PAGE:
My Name Is Not Angelica

by Scott O'Dell

Paperback, 1989


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Call number

J O'D 1733


Yearling (1990), Edition: Reprint, 144 pages


Relates the experiences of a young Senegalese girl brought as a slave to the Danish owned Caribbean island of St. John as she participates in the slave revolt of 1733-1734.

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User reviews

LibraryThing member cbl_tn
In the transition period after their leader's death, Raisha and many others from Barato were tricked, captured, and sold into slavery. Separated forever from her parents and sister, Raisha travels on a slave ship with others from her village to the island of St. Thomas, where she is sold to a
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Danish plantation owner from the island of St. John. As was the custom, her master's wife gave her a new name, Angelica.

When Raisha arrived on St. John, the island was suffering the effects of a drought and a hurricane earlier in the year that had destroyed the crops. Food was scarce among both white and slave populations, and already harsh laws became even harsher in an attempt to intimidate the slave population. Many slaves had escaped to a hard-to-reach spot on the island, where they planned a rebellion. Raisha's fiance, Konje, soon joined the colony and became its leader. As the time for the planned revolution approaches, Raisha is forced to make some difficult choices.

Before I read this historical novel, I had no idea that the Danish were involved in the Caribbean slave trade. The author describes the difficult conditions on the island while building toward the climax of the rebellion. The ending was the only flaw in this well-told story. I thought it was too abrupt, and I wanted a little more resolution. It also left me questioning which, if any, of the characters were historical and which were fictional. This book has piqued my interest in the topic, and I'll have to look for more books on the experience of slaves in the Caribbean.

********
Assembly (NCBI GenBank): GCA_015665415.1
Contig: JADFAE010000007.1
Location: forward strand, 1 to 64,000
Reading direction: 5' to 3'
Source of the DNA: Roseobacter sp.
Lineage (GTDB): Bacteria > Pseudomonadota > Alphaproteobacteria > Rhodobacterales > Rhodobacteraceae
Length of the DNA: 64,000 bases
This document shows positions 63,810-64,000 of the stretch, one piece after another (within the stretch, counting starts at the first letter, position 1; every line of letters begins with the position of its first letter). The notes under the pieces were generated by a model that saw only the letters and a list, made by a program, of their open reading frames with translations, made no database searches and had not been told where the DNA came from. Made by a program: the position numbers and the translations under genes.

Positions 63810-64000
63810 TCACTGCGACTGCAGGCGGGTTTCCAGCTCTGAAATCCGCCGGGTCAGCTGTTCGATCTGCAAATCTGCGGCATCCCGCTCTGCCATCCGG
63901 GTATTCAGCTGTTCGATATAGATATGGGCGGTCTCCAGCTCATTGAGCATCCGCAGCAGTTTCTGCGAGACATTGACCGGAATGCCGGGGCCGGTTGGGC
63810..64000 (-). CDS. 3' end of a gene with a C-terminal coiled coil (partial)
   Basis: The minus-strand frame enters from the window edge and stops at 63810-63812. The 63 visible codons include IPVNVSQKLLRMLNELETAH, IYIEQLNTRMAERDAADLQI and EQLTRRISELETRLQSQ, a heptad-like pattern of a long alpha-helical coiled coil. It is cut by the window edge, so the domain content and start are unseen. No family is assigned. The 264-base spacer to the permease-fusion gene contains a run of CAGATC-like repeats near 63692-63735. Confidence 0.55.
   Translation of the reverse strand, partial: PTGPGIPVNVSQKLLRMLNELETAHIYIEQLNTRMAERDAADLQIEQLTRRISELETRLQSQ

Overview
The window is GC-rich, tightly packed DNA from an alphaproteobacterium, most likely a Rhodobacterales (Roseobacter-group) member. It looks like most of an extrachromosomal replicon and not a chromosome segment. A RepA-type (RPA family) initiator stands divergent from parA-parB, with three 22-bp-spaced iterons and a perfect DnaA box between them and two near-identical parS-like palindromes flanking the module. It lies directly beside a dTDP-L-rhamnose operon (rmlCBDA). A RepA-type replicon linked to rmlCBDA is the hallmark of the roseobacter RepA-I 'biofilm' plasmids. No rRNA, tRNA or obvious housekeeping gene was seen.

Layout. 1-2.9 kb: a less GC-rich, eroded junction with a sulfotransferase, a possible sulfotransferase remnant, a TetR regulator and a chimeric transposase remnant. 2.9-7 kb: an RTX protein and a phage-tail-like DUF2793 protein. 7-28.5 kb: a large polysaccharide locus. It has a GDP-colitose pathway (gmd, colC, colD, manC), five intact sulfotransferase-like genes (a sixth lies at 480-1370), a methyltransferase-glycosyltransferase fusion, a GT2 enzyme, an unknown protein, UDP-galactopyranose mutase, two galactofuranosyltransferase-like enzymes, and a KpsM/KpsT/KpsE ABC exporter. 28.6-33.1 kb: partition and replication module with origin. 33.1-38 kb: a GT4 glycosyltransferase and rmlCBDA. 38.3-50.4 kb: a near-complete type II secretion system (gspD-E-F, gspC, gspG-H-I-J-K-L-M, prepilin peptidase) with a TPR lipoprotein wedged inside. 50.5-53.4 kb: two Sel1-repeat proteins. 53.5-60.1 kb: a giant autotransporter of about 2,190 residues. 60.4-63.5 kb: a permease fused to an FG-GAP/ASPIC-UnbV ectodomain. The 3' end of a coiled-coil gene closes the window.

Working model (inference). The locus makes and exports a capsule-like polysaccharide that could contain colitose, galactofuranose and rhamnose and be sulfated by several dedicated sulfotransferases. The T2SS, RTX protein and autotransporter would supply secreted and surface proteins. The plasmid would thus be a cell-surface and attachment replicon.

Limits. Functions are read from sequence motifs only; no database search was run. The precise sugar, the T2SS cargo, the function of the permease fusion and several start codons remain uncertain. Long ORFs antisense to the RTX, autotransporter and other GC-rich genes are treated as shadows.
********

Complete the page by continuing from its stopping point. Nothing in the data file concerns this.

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LibraryThing member br13medev
When Rashia and all of her family and friends get moved to a plantation in the Caribbean they have to work long hours as slaves. Except Rashia gets to serve the plantation owner’s wife inside. The slaves outside are being treated awfully though and man escape plan to leave. Rashia’s good friend
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leaves and promises to come back for her. While he is gone the master makes cruel punishments for all the slaves when they don’t do their work. When her friend comes back Rashia and a lot of other slave leave the plantation and go to a faraway mountain but when they finally arrive disaster strikes.

My Name is Not Angelica by Scott O’Dell was an alright book. In the beginning and middle the book is slow and all the chapters seem very repetitive, it picks up at the end. There is a very sad, unexpected twist at the end. The book is somewhat gory when they talk about the punishment for the slaves. It lacks suspense and there are no real surprises. Overall the book is quite predictable. I would give it a 2 out of 5 stars. I would not recommend it to anybody, My Name is Not Angelica by Scott O’Dell is definitely not the best book I have ever read.
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LibraryThing member ayla.stein
I absolutely loved this book as a child! As an adult I think that there are many more plot holes/details that could be expanded on, but it's still an important book for children to read.
LibraryThing member EdenSteffey
Tells the story of a young girl taken from her home in Africa and sold to a plantation owner on St. John's in the West Indies. Slaves start to rebel against their masters and begin running away and forming a group. Angelica (Raisha-her real name) must decide what she wants to do, especially given
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that the leader of the run away group is the man she was going to marry in Africa, and she still wants to be with him.
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Original language


Original publication date


Physical description

144 p.; 7.69 inches


0440403790 / 9780440403791


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